ODILS Student Article

Discover Plymouth – Britain’s Ocean City

Feb 13, 2019 | Students News

By Lubna Dirgham | Level 1

Plymouth was bombed during the Second World War in what is called the Plymouth Blitz.

Plymouth Geography

Plymouth is a port city located in the south-east of Devon, England. It is called Britain’s Ocean City. Enclosing the city are the mouths of the rivers Plym and Tamar.

It has 5 urban districts: 

Plymouth

Devonport

East Stonehouse

Plympton

Plymstock

What to do and where to go:

This depends on whether you visit Plymouth as a tourist, or to live there permanently.

History

Plymouth was bombed during the Second World War in what is called the Plymouth Blitz. After the war, the city center was completely rebuilt. There are many buildings in the city were built to memorise the killed soldiers.

Also, every year on 11th November the people in Plymouth and in the whole UK wear artificial poppies as a symbol to memorise those who have been killed during the 1st and 2nd war.

If you are a tourist, my suggestion will be to get accommodation near the city centre to be close to the shops, the restaurants, Drake Circus Mall, The Hoe and the Barbican area. You will enjoy the shopping, visiting cinemas and picnicking in the parks.

If you are planning to live permanently in Plymouth you can get accommodation in one of the 5 districts. You can use the bus to get access to your workplace or your car, if you have one.

If you are a student, you will find many course options to choose in the Plymouth University.

For me, I think Plymouth is a safe place to live in with my kids. I like the people here. They are friendly and polite. The city is quiet but needs more shops in each district.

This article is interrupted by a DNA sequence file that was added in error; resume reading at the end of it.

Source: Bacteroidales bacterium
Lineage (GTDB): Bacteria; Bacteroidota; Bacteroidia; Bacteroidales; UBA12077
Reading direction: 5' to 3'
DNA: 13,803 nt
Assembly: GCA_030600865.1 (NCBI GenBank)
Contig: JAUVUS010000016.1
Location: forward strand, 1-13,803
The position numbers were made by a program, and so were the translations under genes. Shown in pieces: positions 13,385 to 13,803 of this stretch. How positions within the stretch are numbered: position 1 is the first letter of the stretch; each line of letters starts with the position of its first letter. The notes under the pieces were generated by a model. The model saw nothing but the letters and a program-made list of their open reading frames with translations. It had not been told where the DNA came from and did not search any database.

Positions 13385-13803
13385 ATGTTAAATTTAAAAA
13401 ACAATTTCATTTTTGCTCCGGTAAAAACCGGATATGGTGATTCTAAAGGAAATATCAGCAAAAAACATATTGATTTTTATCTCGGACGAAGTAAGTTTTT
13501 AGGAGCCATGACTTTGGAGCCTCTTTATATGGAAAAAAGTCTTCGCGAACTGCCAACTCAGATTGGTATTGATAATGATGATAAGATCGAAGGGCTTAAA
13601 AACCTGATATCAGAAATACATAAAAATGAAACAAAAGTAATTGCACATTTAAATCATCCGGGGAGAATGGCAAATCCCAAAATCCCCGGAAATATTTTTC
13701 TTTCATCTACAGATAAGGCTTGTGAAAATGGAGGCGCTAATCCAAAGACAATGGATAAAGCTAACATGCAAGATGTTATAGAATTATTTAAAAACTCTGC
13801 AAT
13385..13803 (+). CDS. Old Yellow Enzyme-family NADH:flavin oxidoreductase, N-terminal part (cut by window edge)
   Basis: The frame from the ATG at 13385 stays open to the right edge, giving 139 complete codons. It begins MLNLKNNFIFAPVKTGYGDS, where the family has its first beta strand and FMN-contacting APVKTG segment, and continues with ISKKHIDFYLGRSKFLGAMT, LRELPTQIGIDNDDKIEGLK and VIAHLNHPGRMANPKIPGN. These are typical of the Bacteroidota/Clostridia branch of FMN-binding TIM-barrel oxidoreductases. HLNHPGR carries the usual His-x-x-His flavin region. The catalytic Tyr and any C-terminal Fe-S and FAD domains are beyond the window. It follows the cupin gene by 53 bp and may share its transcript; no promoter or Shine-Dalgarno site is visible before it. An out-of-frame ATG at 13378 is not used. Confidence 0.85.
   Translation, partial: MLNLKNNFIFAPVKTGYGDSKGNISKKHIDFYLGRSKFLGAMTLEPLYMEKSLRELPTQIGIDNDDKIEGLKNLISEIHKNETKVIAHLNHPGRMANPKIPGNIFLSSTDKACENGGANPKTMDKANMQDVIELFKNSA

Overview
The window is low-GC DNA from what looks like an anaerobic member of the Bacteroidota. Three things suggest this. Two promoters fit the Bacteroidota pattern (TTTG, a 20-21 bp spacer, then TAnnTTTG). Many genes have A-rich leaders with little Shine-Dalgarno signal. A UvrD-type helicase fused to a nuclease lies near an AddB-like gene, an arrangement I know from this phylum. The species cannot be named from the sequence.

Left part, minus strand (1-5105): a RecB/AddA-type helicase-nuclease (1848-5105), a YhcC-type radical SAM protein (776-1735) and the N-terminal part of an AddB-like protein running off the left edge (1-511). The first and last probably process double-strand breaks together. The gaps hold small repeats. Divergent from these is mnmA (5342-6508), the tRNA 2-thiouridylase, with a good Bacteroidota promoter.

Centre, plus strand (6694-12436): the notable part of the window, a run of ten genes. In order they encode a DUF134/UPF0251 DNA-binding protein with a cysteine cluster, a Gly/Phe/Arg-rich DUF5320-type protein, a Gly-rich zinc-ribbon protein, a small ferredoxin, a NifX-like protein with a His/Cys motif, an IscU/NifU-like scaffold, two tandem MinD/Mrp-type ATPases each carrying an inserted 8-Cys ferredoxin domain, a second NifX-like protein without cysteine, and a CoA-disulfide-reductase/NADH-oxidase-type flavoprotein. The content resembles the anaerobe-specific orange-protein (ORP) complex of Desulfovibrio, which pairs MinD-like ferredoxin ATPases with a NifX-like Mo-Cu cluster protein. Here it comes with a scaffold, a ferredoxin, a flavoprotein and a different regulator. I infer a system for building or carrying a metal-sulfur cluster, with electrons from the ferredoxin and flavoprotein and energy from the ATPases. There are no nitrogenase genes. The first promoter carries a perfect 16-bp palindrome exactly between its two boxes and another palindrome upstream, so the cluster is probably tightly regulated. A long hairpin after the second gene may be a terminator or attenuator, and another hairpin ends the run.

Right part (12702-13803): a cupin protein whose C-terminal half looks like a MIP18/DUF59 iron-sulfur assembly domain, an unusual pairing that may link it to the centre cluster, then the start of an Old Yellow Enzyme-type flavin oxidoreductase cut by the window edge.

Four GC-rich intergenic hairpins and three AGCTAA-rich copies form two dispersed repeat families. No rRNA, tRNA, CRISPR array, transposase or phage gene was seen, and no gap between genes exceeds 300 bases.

Restore language support for UK driving test candidates

In 2014, after a deeply flawed public consultation, the Government withdrew the 'language support' that could be used by speakers of other languages to assist them in undertaking the UK driving test. All parts of the test, including the theory test, must now be undertaken in English (or Welsh). This has disenfranchised many migrants who have settled in the UK following the policy change, and in particular, the cohort of refugees resettling here under the ‘vulnerable persons resettlement scheme’ from 2015 onwards. It is holding back experienced drivers from working and preventing aspirant drivers, particularly women, from moving forward in their lives. Please sign the petition and support the campaign to get the Transport Select Committee to review the policy changes as was promised by the minister for January 2019 when the change was enacted. 

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